In 2020, 27,428 Australians experience stroke for the first time in their lives. This equates to about one stroke every 19 minutes.  It is one of the biggest killers of the Australian population and there are hundreds of thousands of individuals living with the ongoing effects of stroke right now. While the majority of strokes are said to be preventable, their incidence is on the rise and is predicted that by 2050, without intervention, new stroke cases will continue to increase by approximately 50,000 annually.  While the rumour that chiropractic may cause strokes has been largely put to rest via research that revealed “no evidence for causation for cervical artery dissection”, and research is increasingly revealing that chiropractic may play a positive role in rehabilitation, there is always room for more chiropractic evidence surrounding stroke .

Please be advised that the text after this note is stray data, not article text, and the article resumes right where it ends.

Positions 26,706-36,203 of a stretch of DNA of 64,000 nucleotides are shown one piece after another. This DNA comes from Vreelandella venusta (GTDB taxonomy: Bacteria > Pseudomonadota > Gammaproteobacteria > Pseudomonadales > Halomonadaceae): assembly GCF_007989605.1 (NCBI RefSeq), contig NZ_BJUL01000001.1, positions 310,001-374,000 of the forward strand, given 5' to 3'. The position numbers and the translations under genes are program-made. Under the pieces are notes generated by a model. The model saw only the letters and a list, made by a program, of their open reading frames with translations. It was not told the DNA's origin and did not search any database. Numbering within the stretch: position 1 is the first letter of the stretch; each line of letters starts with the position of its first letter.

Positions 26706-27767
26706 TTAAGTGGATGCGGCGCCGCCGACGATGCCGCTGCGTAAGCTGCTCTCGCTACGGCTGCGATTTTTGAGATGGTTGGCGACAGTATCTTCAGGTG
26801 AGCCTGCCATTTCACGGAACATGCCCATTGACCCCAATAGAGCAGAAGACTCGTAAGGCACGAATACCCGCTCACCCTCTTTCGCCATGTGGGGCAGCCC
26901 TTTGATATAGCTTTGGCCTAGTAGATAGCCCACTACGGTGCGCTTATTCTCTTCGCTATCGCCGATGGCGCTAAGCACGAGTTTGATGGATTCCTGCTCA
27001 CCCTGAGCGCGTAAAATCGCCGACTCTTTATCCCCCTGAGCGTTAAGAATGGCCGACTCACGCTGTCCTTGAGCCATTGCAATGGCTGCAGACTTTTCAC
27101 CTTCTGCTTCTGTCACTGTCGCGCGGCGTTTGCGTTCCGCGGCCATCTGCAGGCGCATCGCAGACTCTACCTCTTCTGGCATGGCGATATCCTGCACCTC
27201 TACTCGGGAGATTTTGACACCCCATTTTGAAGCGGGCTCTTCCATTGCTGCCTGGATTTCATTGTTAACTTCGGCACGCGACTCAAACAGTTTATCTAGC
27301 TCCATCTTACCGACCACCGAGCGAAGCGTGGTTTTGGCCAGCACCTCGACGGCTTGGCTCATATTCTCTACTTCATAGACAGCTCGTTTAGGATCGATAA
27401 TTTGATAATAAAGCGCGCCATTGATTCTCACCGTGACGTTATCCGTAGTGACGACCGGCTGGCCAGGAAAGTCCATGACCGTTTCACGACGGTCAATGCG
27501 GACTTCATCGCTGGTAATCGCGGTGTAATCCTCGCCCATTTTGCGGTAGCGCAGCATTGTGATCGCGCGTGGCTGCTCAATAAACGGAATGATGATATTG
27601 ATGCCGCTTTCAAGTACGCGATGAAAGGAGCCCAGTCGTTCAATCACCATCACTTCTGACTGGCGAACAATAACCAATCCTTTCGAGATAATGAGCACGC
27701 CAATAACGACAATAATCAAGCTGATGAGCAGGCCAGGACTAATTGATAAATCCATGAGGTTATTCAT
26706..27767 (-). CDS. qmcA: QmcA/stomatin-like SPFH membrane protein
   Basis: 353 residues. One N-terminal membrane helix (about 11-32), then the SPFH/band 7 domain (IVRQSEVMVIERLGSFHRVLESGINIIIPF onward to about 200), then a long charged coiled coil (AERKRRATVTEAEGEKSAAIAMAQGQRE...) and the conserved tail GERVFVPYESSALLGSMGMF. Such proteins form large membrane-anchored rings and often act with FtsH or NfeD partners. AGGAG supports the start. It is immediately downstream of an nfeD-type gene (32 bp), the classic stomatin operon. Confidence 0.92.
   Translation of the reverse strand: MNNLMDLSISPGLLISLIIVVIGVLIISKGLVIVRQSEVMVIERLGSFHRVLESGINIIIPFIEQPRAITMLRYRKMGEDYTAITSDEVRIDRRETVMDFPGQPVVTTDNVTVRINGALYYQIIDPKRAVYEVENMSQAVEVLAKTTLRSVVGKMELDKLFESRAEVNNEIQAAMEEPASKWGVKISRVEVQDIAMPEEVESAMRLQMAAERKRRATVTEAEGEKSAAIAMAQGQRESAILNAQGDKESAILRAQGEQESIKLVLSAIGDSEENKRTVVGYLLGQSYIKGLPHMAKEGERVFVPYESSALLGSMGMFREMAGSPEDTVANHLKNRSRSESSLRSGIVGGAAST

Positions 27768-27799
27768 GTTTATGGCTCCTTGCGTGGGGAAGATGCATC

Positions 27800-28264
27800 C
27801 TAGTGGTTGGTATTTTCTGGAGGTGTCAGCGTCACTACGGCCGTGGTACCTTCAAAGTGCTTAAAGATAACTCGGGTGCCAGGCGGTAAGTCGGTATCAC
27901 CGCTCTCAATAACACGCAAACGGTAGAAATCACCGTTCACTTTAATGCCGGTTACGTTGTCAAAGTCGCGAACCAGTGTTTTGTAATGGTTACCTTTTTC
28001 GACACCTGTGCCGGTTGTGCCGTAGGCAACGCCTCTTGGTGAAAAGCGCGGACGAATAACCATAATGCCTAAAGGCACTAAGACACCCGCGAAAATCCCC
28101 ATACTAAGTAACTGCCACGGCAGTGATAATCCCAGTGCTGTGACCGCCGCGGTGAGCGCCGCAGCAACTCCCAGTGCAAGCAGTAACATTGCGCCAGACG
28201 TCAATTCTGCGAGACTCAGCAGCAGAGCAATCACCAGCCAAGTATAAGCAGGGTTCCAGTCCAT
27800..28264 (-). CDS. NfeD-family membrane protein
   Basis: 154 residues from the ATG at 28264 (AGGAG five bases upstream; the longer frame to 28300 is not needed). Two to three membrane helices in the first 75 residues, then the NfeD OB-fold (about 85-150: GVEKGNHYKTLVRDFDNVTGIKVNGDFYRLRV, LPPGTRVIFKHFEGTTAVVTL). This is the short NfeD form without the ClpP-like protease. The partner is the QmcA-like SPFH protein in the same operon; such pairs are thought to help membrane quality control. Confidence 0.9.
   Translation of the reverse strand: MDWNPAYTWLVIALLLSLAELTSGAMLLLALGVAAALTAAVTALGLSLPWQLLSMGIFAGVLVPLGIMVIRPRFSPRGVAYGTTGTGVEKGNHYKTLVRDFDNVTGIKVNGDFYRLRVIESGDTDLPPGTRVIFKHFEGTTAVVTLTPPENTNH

When a stroke hits, it attacks up to 1.9 million brain cells per minute, and time is of the essence when it comes to receiving treatment.  We know that the most effective treatments are the ones that can be administered as soon as possible, and facilitate the reoxygenation of the affected areas of the brain. But what can we do for those who have received treatment during the acute period of their illness, and are now preparing to re-engage with their life?